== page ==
Thursday, April 28th, 2016



No matter how much careful attention you pay to your houseplants, after a long, dry winter there’s a good chance they might be looking a little sad. So spend a sunny afternoon getting your hands dirty and giving your plants a little extra TLC. It will feel good (the way that spring cleaning does!) and your plants will love you for it!

1. Inspect

It’s easy to get into a habit of watering the plants on autopilot — take a moment to really see where your plants are at. Remove any dead leaves that may have accumulated in the soil and snip off any out-of-place stems. Remember, you can replant these cuttings! Another thing you might find on closer inspection is insects. Yuck. You’ll need to address the right bug with the right treatment, such as an insecticidal soap.  If you can’t identify the insect, bring in a sample in a sealed bag and our experts will set you up with the right treatment.

2. Shower time

When we spring clean the house, we dust the shelves and wash the floors, but what about the plants? Plants collect dust too — and you’ll find that some plants will develop a little bit of a grime over time. While it might be easy to simply ignore, even this thin layer can prevent plants from photosynthesizing. An easy way to clean your plants is with a spring shower! Literally bring your plant into the shower and give it a good wash down.  If this method doesn’t suit you, at a minimum, wipe the leaves of your plants with a damp cloth, and a little neem oil or leaf shine. Cacti, succulents and other plants with fuzzy leaves will require a finer touch and just a gentle wipe with a dry cloth.

3. Repot

Has your houseplant outgrown the pot that it’s in? If you can see roots popping above the soil line or through drainage holes, then the plant has become root-bound and it’s time to repot into a larger size container.  For this you’ll need new soil and a new pot! Our favorite soil, Pamper Your Plants, contains earthworm castings and is rich in nutrients to encourage new root growth. When choosing a new pot, keep in mind that the larger the container that your plant is in, the larger it will grow. And because we love getting our hands in the dirt, we’ll happily do the repotting for you – for free – when you buy a new pot here!

4. Fertilize

From April to October is the time to start fertilizing houseplants as the amount of light hours increases and they kick into their active growth season. Plants like a solid routine, so try to stick to a bi-weekly feeding regimen.  Flowering plants require fertilizers with a higher middle number (such as 15-30-15) while foliage plants require equal numbers (20-20-20).  All houseplants require fertilizer, as they will deplete the limited nutrients available in the the soil in its pot. Try our favorite Jobe’s Organic Fertilizer Spikes!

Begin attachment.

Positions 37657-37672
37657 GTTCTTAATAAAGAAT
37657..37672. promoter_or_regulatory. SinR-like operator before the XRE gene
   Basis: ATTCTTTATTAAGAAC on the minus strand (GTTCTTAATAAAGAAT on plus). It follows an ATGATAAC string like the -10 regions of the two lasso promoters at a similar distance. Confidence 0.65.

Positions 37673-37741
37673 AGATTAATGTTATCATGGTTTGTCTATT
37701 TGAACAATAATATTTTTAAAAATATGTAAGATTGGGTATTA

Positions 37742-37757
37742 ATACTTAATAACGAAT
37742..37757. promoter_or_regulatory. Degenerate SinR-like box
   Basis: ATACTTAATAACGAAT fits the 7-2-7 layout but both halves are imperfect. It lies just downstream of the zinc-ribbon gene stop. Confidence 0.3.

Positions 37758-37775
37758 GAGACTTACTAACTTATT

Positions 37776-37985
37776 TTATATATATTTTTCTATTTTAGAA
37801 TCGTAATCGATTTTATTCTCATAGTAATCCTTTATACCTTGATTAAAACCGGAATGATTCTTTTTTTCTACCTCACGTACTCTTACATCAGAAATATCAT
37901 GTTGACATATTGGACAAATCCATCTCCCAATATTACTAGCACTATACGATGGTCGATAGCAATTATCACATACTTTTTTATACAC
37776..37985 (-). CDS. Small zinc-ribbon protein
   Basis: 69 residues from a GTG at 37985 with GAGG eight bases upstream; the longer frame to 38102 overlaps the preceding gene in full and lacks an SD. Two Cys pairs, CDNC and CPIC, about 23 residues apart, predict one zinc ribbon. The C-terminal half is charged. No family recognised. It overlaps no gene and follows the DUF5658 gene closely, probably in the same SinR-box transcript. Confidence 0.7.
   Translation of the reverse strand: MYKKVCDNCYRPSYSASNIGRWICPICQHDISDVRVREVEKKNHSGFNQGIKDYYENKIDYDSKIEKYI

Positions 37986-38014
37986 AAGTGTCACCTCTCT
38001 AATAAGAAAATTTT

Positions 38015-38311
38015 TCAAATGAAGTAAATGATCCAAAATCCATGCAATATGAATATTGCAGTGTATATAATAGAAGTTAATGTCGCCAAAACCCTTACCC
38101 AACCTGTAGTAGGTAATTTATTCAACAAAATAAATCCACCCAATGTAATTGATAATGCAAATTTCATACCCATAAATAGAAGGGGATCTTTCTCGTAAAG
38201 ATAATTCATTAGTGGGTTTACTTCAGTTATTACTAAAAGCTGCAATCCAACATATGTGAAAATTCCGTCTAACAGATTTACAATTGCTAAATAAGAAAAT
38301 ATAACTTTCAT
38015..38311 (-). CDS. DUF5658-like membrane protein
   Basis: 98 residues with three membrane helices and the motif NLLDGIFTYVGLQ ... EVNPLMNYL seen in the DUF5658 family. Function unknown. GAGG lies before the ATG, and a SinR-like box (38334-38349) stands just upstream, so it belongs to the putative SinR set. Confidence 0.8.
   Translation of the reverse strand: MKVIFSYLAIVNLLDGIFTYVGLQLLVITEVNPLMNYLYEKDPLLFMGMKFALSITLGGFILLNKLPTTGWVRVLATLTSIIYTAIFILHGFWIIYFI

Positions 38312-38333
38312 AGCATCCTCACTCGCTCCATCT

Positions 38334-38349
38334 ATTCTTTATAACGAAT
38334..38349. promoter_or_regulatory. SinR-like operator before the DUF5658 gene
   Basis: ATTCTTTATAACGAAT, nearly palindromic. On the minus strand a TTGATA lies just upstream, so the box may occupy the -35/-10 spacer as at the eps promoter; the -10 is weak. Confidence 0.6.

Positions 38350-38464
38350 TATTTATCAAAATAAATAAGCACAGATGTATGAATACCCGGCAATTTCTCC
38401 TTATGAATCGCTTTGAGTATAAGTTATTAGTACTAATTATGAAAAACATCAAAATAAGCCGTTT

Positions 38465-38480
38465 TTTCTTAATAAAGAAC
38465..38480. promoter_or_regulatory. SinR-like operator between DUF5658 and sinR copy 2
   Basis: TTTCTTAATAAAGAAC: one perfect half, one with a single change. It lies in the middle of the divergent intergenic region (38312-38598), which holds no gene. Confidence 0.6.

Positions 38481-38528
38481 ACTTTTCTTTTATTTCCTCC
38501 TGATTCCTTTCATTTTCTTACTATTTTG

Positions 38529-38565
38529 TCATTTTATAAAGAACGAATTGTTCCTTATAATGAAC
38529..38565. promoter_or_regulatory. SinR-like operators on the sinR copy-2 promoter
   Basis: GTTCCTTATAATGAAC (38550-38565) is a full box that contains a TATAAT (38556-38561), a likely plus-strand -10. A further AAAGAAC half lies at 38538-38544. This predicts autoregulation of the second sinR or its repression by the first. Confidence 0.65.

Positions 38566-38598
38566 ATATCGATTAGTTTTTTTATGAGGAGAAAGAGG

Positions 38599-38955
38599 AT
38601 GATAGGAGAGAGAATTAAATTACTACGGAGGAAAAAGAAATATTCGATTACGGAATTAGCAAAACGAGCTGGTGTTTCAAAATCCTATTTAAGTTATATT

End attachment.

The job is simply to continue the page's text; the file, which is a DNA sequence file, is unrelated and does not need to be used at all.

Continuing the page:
5. Fresh air

As the temperature climbs, we naturally want to spend more time outdoors. Well, so do our houseplants! If you’ve got the space, bring them outside and transform your outdoor space into a tropical paradise.  Just remember to ‘harden’ them off for a few weeks, bringing them indoors for the cool nights and outside for the warm days, until they build up an immunity to temperature fluctuations.

Words by Sarah Carson @the.botanical

Image by Cadence Hayes @thewhiitehouse


Tuesday, April 12th, 2016



The recent dustings of snow have left us more restless for spring than ever.  We’re getting closer every day to seeing flower-covered trees lining streets in dreamy pinks and vibrant purples, to hear the bees buzzing in the new spring blooms.  Here are a few of our favourite trees we simply can’t wait to see bloom.

Ready, set . . . bloom!

Princess Kay Plum

This small flowering plum adorns herself with a crown of fragrant, double white flowers on beautiful bronze bark. Due to the double flowers, Princess Kay Plum tree produces minimal fruit, and is an ornamental beauty.

Fuschia Girl Rosybloom Crabapple

There are so many varieties of rosybloom crabapples to choose from, with shades of soft pinks, bold reds and dramatic purples.  Fuchsia Girl Flowering Crab is a show-stopper! Hot pink flowers emerge in the spring, its leaves transform from green to a glossy purple foliage in summer, and then into a bright red in the fall.

Japanese Tree Lilac

The Japanese Tree Lilac is a true show stopper! The creamy white flower clusters come into bloom two to three weeks later than other lilacs shrubs.  Its fragrance permeates the air and it grows in a more upright habit than other flowering trees.  This is the ideal size for urban lots, maxing out at about 20′ in height.

Need more reasons to plant a flowering tree?

You’ll be helping the bees by planting any type of flowering tree or shrub in your garden, so consider teaming up with your neighbours to line a section of your street with flowering trees to create a canopy of flowers. Why not pour yourself a cup of tea and settle in with the Shelmerdine Plant and Garden Guide to research which varieties you’ll plant this spring?



Hours of Inspiration

Monday-Friday 10am-5pm
Saturday 9am-5pm
Sunday 12pm-5pm

Shelmerdine Garden Centre Ltd.

7800 Roblin Boulevard
Headingley, MB R4H 1B6

Phone: 204.895.7203
Toll Free: 1.888.895.0032
Fax: 204.895.4372
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